Last night was a school night, but Betty and Bimbo and pal Animup just had to see "Casino Royale" - the late show! - in the spacious confines of Union Square. And what long and glorious confinement it was!
We all loved squealing and squirming (except for the stoic Bimbo) before Daniel
Cra(i)g(gy) and Eva Green and the coolest Bond bad guy in ages (who resembles Billy Corgan with allergies) for three speedy, gritty, explodey, thrilly hours! Judi Dench was also good, delivering the film's final punch-in-the-heart and not overly sassy.
"Casino Royale" is unevenly paced, but so is "Hamlet", folks! Betty and Bimbo came to enjoy the episodic unfolding of the non-plot, the somewhat unrelated thematic "Acts" in which the same characters seem a little different in each one, particularly the finale. James Bond is Huck Finn!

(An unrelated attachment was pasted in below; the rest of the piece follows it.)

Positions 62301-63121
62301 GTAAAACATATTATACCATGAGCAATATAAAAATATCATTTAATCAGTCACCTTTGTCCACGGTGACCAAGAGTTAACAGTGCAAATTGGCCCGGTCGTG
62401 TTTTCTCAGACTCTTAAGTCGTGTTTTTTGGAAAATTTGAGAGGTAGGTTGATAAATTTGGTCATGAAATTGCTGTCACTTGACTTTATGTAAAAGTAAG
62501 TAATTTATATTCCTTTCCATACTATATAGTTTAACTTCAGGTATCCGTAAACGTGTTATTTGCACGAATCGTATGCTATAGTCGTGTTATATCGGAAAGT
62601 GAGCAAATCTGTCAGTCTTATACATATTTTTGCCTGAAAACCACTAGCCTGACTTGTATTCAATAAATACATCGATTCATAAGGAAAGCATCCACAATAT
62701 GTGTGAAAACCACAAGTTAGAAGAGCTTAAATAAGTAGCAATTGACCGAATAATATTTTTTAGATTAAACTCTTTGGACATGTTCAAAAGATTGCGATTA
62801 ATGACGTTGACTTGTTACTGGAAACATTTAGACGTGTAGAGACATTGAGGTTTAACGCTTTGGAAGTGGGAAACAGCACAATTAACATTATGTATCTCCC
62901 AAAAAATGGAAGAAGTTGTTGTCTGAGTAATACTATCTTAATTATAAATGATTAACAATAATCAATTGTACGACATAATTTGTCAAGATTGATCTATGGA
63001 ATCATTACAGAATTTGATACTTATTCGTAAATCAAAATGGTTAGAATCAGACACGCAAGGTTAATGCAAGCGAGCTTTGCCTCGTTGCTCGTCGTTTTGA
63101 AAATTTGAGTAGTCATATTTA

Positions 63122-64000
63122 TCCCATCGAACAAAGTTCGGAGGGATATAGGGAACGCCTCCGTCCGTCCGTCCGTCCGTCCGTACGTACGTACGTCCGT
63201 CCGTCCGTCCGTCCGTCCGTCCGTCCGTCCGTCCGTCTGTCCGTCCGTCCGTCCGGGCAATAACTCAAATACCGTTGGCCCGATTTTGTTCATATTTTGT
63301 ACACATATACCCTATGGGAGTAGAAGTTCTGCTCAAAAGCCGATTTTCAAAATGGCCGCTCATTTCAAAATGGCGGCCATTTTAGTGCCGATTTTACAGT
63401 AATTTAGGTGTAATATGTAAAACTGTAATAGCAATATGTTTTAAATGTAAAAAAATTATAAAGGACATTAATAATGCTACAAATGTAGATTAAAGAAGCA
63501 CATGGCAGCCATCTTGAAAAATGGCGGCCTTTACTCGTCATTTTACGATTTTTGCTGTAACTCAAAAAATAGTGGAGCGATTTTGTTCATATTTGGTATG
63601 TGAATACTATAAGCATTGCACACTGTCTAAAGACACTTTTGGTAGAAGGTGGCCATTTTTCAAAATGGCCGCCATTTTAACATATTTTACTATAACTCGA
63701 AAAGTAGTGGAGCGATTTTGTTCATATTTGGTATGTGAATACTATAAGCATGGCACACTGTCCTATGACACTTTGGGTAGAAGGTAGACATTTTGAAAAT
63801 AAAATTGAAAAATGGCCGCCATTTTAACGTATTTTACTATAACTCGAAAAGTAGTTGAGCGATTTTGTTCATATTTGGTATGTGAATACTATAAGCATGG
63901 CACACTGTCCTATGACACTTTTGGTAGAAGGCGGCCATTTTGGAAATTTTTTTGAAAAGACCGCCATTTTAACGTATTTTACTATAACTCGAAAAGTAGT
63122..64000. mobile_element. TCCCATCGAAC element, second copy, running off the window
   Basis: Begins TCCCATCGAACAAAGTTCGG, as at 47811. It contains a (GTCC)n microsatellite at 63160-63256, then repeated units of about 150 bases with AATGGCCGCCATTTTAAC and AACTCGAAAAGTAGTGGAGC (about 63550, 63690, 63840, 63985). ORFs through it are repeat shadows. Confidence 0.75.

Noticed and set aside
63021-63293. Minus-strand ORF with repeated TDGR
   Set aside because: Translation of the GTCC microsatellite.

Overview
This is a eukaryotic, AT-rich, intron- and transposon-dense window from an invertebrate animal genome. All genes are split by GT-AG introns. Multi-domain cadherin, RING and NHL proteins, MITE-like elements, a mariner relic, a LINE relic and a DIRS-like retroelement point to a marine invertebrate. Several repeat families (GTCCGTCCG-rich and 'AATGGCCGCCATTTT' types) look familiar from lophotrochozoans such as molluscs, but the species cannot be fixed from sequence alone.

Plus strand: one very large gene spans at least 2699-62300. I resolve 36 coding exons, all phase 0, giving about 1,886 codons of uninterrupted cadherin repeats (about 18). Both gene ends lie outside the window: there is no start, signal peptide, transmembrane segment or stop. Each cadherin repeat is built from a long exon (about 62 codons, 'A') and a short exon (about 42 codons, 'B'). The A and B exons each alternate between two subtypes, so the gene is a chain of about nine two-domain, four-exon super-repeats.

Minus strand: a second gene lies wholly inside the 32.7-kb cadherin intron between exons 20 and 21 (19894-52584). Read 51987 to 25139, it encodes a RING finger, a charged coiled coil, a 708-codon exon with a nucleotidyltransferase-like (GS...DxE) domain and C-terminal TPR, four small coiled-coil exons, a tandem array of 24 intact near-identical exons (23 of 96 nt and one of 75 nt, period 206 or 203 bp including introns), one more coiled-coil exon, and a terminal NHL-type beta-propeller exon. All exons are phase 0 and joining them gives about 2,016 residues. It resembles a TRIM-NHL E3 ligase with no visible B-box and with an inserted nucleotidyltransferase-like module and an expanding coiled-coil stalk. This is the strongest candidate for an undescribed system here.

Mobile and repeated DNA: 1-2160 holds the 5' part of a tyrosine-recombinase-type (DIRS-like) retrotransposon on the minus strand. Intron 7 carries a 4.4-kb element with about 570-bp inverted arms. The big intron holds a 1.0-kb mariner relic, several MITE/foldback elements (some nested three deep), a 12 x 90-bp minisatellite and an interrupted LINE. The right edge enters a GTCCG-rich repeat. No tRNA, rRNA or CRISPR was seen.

It's true! Craig and the script gave Bond a little more angst, a little more scar potential, a little more broody James Dean, than he's had before. Quick analysis: Connery was the coolest, Moore was the funniest, Brosnan was the plasticest, and Craig is the emotivest. Betty appreciated this 007's rough, untamed, yet uncertain, swagger and the film's slightly homoerotic appreciation of his ample musculature. Bimbo also liked Craig as an actor, but declared his characterization of Bond unfitting, an aberration from the protocals of the role. "He's good, but he's not James Bond. He's Jimmy Bond," Bimbo (a Bon(a fi)d(e) expert) quipped as we stumbled home on empty Village streets.
Why the makers of this film had to invent new plots around the central poker-in-Montenegro drama remains a mystery to us, as that was the best - and Bondest - part of "Casino Royale". The opening scene, however, featuring a talented action actor who pulls all his own stunts, was likewise magnificent. And classy credits that made flying hearts out of blood got us pumped for it.
Note for those keeping track: We deem this post-Iraq installation a little less sexist, but a little more racist than the average Bond flick. Do you agree? And how about this intriguing post-colonial take?